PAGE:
My Spanish is up to being able to have a basic conversation with someone (very basic). Although I can say a little about myself and why I’m here. Restaurants and stores are still difficult because there is an extremely fast automatic method of conversing … too fast for me to catch it … And I don’t have too much fear of speaking … But I definitely still have some. My enthusiasm about learning Spanish has definitely increased though. Just last night I was at a restaurant, one of my regular places, and there was an American sitting next to me at the bar who is speaking fluent Spanish. Both depressed me and motivated me at the same time. I have to keep reminding myself that other than my personal study, I have only been actively speaking Spanish for three weeks now. And I can confirm, that as much book study as one wants to do (and I love doing that), nothing can replace actual conversation with people in the language you are trying to learn. I am just now examining two websites that offer conversation exchange both online and in person. The idea is that I search for somebody in my area who speaks English as a native language and wants to learn English, and then we can arrange to meet either face-to-face or via video chat to trade conversation. I am a little nervous about this because I am really not the most sociable person in the world as most of my friends know, but I think this is a quite significantly good way to go about improving my Spanish. So, next week, let’s see how I get along with that. This may seem blindingly obvious to others, but I only realized in the last week or so, that when you start entering search terms into Google in a different language it truly opens up a whole new world.
The apartment hunt continues. Surprisingly, I haven’t been able to find an agent yet. I was very much hoping I could just find someone who really knew the real estate market and could help me find an apartment if I gave them my parameters. This is truly a huge city. Just a few days ago I ended up having to go to a post office in another part of the city to pick up my ATM card. A 30-minute trip, and I was going through parts of the city that I had never seen before and were absolutely lovely. Well, it’s not a complete surprise that I hadn’t seen it before, because it is of course, an enormous city and I haven’t come close to being everywhere yet, but I realize that I had gotten into a rut rather quickly and there is a small section of the city that I tend to inhabit. And I generally just don’t go outside the bounds of that area. So, I’m going to try to do that, maybe at least try to go to a different area of the city each week and just walk around a little and get the flavor of the place.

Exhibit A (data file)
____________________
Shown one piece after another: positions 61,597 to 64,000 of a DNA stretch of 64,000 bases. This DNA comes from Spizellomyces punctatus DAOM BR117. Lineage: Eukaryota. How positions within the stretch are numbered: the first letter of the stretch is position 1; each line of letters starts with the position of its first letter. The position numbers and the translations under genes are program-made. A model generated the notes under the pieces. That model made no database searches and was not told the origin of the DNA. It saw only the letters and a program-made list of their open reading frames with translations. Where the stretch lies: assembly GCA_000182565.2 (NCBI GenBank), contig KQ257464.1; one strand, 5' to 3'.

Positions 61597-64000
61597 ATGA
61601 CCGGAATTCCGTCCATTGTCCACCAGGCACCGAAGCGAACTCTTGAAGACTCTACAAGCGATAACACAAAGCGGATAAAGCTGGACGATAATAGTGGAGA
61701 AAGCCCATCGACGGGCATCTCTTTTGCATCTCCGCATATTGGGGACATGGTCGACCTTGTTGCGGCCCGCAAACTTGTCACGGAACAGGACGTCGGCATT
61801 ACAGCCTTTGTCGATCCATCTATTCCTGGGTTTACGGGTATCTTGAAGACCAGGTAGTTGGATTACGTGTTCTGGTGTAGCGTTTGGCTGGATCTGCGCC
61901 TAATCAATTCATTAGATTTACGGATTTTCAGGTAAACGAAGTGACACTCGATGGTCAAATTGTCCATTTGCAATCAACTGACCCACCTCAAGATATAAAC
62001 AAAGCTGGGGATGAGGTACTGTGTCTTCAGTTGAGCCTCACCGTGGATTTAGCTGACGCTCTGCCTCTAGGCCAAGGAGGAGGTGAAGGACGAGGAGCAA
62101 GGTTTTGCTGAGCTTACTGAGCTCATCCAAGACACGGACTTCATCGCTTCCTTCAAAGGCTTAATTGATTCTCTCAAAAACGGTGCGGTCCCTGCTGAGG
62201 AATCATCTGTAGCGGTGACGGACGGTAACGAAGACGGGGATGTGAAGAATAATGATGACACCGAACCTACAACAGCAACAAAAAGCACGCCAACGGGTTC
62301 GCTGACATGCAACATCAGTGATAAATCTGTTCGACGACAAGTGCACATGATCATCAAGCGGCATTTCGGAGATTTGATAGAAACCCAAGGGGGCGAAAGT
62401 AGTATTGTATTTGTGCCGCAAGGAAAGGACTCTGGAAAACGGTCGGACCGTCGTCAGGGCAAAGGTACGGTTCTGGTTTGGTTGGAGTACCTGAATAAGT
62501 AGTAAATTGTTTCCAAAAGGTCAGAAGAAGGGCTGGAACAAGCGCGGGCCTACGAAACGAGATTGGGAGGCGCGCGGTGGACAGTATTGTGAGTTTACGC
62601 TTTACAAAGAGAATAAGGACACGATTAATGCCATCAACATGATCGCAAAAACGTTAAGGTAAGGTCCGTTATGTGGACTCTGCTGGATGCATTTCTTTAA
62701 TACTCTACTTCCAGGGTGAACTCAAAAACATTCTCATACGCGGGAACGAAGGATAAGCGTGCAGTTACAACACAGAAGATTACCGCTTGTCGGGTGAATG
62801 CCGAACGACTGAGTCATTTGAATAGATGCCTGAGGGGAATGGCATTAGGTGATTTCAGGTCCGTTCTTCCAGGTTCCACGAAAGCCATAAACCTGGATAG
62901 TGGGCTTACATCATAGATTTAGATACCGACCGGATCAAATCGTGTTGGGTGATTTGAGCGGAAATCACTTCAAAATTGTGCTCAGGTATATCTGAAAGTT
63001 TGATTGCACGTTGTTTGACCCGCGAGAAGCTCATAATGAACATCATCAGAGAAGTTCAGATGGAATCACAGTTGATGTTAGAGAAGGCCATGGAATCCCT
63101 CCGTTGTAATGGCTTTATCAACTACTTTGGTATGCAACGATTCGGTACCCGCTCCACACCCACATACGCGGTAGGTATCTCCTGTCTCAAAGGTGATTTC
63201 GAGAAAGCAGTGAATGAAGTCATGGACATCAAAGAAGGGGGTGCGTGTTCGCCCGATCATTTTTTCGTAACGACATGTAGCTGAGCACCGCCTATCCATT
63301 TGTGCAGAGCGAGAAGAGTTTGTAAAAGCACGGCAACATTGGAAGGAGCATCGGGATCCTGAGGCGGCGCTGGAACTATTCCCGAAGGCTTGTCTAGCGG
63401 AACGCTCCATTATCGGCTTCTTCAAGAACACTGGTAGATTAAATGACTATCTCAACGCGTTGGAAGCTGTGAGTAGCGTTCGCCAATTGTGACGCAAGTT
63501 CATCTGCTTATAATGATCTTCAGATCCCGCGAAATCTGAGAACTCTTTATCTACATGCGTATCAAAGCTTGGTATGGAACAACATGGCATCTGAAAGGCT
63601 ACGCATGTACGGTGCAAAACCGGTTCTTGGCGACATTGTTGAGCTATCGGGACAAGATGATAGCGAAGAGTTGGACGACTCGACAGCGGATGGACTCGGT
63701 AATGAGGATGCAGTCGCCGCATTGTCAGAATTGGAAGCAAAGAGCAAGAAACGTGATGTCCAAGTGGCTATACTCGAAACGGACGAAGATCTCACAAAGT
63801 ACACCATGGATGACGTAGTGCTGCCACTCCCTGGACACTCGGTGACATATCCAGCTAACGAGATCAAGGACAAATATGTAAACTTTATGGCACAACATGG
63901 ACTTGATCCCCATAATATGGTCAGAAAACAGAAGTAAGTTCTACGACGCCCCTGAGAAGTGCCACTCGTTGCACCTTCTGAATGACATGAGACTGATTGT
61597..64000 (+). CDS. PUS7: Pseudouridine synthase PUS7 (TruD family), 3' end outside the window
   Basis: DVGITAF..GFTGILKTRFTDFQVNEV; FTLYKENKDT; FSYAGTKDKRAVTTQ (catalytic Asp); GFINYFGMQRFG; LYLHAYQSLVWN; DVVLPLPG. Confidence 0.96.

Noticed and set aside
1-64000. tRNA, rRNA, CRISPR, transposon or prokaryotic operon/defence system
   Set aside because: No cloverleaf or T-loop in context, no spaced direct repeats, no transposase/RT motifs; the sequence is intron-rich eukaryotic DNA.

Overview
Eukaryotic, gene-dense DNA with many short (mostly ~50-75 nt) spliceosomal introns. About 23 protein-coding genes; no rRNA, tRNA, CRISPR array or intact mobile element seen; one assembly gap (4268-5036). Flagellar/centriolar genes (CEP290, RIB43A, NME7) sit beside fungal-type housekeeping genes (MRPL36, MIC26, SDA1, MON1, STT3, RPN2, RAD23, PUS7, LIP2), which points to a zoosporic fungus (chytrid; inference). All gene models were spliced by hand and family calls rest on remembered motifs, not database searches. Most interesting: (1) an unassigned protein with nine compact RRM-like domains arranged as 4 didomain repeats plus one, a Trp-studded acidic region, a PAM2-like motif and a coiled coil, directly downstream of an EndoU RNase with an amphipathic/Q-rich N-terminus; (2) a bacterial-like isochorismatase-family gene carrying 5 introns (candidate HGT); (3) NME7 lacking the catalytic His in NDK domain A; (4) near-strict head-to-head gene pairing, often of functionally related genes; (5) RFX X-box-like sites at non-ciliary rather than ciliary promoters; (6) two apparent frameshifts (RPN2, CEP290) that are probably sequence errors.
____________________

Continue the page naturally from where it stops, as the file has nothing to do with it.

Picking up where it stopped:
One last note. I finally purchased a backpack to carry stuff in as I walk around the city. Usually this is my iPad, my laptop, some notebooks, pens, etc. I had really agonized over whether I would buy one of these because of my experience with the phone. And - being a digital nomad is difficult if you can't carry around the digital stuff. But, I just figured out a couple of days ago a very good way to safeguard myself in this regard. I purchased from North Face (they just happen to have this in one of their stores and I bought it immediately) two carabiners connected by a extremely strong nylon strap (designed for climbers). One carabiner is attached to the shoulder strap on the backpack, and the other one goes around my belt. Anyone who attempts to snatch my bag while I’m in the street is in for an extremely rude shock because they’ll have the bag plus a pissed off 88kg guy along with it. And there is an added benefit of that in places like Starbucks, cafes, and restaurants that you can use that exact same carabiner to loop around a chair or table leg and make it difficult for somebody to simply lift your bag and walk off with it. And the huge upside to this is now I carry stuff around with me in the city and I don’t worry about it anymore. It is very unobtrusive and doesn’t impede everyday carry of the backpack in the slightest.